The art of pietre dure stone-cutting flourished in Florence well into the 18th Century (and is still practised there today). It found its most extravagant expression in the Altar of the Capella dei Principi at the church of San Lorenzo—sadly I’ve not been able to find any good pictures of this on-line. The pages of the Opificio delle Pietre Dure offer some more information about this lapidary art. I have variously scanned the present images from Aberrations (the first two above), from Pautrick Mauries’ Cabinets of Curiosities (the third above, and the one below), from Athanasius Kircher: Itinerario del Éxtasis o Las Imágenes de un Saber Universal ed. Ignacio Gómez de Liaño, (the fourth one above), and from Rudolf II and Prague: The Court and the City ed. Eliška Fučiková, et al. (the two immediately above).

A Florentine Pietre Dure Sunflower.

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Posted by misteraitch at May 1, 2006 01:20 PM
Comments

That sunflower is gorgeous. Cheers.

Posted by: peacay on May 1, 2006 05:36 PM

This is a lovely item, in Bristol we have a rock, Cotham Marble, in which fantactica; landscapes have been formed fossiled algal growths:

http://www.lithos-graphics.com/stones/catam.html


is a very fine example of this (there a lots of other lovely rocks on this website, but it is a little slow)

Posted by: paulm on May 1, 2006 07:12 PM

"ruiniform marbles" ... brilliant!

Posted by: paradise on May 1, 2006 07:44 PM

Thanks for that link, paulm: beautiful stuff. I lived in Cotham for a while back in ’94/’95…

Posted by: misteraitch on May 2, 2006 08:29 AM

What is the stone in the first image? There was - & probably still is - a market stall in the square in the village of Ramatuelle, near where my parents used to live in the Var in South-East France, from which were sold slabs of this extraordinary rock.

Posted by: Dick Jones on May 2, 2006 09:32 AM

Wonderful post, misteraitch. I think this could be interesting:
http://jamillan.com/paisajes.htm

Posted by: C. Rancio on May 2, 2006 11:19 AM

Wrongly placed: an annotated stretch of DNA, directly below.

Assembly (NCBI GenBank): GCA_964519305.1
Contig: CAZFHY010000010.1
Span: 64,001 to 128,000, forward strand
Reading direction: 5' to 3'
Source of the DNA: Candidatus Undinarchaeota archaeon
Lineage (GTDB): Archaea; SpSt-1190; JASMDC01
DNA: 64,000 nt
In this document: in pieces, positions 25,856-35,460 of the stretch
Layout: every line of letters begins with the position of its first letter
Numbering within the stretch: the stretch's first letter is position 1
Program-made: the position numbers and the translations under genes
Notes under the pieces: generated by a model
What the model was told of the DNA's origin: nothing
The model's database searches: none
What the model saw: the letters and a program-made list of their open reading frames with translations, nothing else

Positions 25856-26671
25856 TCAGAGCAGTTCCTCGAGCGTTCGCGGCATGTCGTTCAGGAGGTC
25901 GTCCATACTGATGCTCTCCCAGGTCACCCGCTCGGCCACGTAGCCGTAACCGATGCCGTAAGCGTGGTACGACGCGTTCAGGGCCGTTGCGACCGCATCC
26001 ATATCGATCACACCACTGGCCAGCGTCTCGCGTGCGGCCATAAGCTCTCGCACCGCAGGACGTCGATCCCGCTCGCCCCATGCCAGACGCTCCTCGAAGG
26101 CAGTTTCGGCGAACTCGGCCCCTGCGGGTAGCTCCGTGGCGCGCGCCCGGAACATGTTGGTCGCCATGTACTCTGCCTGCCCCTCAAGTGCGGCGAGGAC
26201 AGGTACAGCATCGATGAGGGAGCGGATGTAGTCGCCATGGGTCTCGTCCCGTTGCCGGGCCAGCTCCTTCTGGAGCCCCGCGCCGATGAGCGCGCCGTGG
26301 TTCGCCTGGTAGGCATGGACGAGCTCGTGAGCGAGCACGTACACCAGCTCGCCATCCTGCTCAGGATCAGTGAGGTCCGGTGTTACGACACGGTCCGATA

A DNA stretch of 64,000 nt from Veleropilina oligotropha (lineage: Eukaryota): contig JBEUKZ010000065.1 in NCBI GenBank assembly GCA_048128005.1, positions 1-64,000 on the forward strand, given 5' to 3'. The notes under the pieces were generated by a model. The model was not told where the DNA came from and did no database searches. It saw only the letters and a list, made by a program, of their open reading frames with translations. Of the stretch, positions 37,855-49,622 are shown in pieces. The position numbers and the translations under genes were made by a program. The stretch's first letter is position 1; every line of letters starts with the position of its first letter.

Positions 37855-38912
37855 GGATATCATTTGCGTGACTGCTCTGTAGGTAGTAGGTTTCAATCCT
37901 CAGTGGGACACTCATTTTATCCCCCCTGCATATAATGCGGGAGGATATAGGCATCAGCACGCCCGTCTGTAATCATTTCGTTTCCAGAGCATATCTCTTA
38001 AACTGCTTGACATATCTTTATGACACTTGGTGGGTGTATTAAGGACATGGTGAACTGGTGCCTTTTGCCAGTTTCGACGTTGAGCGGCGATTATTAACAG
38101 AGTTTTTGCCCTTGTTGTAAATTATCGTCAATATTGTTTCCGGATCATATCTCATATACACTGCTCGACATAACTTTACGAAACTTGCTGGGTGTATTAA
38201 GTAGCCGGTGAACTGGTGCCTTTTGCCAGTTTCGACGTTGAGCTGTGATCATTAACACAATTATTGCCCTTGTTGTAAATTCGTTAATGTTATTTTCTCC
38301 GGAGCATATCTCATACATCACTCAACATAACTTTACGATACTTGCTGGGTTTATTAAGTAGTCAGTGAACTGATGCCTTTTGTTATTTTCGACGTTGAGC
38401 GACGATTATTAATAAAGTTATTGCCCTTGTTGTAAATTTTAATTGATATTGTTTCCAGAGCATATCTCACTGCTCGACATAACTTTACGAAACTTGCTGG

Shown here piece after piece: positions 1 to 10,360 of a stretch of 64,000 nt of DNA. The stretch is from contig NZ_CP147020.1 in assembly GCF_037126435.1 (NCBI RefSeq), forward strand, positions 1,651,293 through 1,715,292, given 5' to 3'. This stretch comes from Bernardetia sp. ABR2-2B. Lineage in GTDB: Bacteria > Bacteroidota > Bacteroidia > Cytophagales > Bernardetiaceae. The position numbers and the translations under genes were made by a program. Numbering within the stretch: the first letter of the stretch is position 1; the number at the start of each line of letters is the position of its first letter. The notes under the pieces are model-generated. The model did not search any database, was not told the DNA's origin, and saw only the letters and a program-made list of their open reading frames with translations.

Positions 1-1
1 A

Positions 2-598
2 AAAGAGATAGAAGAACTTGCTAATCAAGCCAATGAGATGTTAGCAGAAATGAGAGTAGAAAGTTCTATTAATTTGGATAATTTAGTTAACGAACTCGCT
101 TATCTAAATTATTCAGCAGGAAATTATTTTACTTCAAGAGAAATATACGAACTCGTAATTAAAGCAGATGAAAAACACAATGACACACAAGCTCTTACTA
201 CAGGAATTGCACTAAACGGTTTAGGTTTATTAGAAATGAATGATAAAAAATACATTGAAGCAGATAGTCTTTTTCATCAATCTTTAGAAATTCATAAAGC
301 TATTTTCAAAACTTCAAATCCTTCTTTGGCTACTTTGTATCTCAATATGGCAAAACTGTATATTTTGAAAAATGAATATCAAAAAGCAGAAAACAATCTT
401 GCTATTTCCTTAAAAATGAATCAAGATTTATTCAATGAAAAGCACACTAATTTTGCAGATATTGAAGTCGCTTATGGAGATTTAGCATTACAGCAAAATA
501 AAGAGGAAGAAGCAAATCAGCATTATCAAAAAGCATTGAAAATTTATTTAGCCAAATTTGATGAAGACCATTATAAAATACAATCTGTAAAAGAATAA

Muchas Gracias, Señor Rancio: several of the stones (including the first two above) pictured in Baltrušaitis’ book were taken the collection of Claude Boullé, as mentioned in that link.

Dick—I believe the stone above is Tuscan marble: I’d meant to check the book to be sure, but the link above has pictures of the same kind of stone from the same collection described as ‘mármol toscano.’

Posted by: misteraitch on May 2, 2006 11:39 AM

The stone in the first example is known in Italian as paesina, from paese, country or landscape. Sometimes it includes metal dendrites (tree-like crystals), appropriately set against the stone horizon.
The engraving of the ‘Urbs Turrita’ is priceless, almost an unintentional cubist landscape. It also looks like upturned organ pipes, don’t you think?

Posted by: Michelangelo on May 2, 2006 04:50 PM

A fascinating corner in your own little cabinet of curiosities...

Posted by: marlyat2 on May 5, 2006 05:59 AM

Okay, I'm back to pilfer the ruiniform marbles... That's just too good to leave altogether behind.

(I'm just the kind of pickpocket who says 'thanks.')

Posted by: marlyat2 on May 6, 2006 08:43 PM

In China there is a long tradition of collecting pictorial stones. Especially the region around Nanjing is famous for it's rocks. They are called "Rain Flower Pebbles" and the history of collecting them can be traced back to nearly a thousand years.

For more information:
"Album of Rain Flower Pebbles Treasure"
Jiangsu Ancient Book Publishing House (HK)
1989

An amazing book!!

Posted by: ruud pols on May 7, 2006 10:18 AM

And rain flower pebbles I must have also... I'm going to have to hunt for that book (one that will definitely not be found in my tiny village.)

Posted by: marlyat2 on May 8, 2006 06:50 PM

Nice images and nice piece of information.
Want to share this beautiful natural images
http://www.skillsheaven.com/tehri/tehri_photogallery

Posted by: Mahavir on October 27, 2007 10:52 AM